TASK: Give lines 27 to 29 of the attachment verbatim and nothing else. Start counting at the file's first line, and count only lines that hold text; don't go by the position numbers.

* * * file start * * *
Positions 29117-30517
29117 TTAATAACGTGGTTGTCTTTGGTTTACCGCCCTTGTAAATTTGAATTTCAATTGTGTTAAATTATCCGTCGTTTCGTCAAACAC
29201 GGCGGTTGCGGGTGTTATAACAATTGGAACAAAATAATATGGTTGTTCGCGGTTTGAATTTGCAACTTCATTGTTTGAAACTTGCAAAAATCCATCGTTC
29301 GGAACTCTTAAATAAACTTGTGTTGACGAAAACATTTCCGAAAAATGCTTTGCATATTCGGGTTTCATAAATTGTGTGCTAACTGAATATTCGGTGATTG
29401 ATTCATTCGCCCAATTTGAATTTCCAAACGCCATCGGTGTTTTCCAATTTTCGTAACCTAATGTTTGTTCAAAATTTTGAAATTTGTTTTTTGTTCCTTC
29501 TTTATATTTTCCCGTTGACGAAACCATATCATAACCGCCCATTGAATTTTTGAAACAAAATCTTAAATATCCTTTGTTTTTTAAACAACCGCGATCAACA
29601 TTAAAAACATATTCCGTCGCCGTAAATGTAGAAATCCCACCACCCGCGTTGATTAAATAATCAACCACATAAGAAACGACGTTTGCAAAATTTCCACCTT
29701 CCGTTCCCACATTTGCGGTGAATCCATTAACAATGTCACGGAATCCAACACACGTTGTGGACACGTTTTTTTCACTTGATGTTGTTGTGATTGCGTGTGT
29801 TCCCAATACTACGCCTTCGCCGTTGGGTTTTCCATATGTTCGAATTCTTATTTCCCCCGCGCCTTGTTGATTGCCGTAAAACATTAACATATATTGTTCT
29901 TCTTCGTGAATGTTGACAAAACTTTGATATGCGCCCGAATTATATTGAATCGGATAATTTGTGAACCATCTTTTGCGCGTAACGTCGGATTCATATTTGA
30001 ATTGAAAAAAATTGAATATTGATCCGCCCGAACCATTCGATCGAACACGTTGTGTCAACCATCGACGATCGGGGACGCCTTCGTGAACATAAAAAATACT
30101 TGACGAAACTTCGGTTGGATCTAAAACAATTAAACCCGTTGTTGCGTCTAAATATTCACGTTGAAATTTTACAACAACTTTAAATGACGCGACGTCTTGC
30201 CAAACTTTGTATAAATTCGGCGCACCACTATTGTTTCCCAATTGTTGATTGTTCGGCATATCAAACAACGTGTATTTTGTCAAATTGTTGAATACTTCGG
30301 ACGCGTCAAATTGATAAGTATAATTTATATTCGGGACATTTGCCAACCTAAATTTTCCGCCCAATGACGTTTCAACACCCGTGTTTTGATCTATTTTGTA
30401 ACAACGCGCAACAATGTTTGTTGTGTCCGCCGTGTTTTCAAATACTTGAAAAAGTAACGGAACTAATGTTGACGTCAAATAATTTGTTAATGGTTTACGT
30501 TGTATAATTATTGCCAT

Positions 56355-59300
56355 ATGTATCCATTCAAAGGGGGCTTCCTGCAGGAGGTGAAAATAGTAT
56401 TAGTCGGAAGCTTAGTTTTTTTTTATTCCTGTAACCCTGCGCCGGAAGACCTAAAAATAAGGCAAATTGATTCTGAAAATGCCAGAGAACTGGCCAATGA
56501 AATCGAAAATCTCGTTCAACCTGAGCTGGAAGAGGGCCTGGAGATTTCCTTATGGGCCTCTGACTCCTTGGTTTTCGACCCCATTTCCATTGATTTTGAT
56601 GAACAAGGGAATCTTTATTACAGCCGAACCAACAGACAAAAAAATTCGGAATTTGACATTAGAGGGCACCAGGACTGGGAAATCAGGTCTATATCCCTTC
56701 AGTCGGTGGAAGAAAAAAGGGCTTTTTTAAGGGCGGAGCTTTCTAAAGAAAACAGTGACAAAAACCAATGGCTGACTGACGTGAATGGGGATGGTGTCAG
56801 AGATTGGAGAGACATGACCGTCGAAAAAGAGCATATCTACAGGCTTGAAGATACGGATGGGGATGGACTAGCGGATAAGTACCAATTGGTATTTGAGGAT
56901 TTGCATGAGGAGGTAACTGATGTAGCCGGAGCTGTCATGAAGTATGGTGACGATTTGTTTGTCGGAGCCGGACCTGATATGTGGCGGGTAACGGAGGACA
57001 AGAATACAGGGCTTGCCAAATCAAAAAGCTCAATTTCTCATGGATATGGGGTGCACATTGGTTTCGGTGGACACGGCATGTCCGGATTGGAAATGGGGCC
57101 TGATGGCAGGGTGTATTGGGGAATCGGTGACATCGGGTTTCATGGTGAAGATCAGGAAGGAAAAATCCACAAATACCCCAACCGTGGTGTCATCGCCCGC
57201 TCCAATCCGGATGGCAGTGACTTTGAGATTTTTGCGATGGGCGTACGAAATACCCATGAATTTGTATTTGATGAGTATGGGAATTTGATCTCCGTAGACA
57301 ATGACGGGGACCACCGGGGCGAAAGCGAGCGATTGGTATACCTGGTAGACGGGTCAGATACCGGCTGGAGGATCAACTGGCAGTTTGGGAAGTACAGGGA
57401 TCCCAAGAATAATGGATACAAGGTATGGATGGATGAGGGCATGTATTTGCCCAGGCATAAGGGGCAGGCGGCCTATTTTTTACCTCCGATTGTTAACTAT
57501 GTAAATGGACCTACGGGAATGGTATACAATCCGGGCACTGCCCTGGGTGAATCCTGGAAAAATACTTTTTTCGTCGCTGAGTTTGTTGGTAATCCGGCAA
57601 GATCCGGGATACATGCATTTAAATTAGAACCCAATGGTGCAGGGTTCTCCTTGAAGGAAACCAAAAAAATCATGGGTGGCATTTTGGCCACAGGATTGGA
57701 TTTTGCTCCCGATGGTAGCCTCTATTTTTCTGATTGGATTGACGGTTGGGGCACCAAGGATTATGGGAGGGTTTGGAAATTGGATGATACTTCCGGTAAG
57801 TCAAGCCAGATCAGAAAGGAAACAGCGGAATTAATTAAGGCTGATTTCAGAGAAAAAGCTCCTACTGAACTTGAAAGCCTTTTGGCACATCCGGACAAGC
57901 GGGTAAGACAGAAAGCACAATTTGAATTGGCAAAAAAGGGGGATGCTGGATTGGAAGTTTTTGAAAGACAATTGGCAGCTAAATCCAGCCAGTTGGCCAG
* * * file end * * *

57201 TCCAATCCGGATGGCAGTGACTTTGAGATTTTTGCGATGGGCGTACGAAATACCCATGAATTTGTATTTGATGAGTATGGGAATTTGATCTCCGTAGACA
57301 ATGACGGGGACCACCGGGGCGAAAGCGAGCGATTGGTATACCTGGTAGACGGGTCAGATACCGGCTGGAGGATCAACTGGCAGTTTGGGAAGTACAGGGA
57401 TCCCAAGAATAATGGATACAAGGTATGGATGGATGAGGGCATGTATTTGCCCAGGCATAAGGGGCAGGCGGCCTATTTTTTACCTCCGATTGTTAACTAT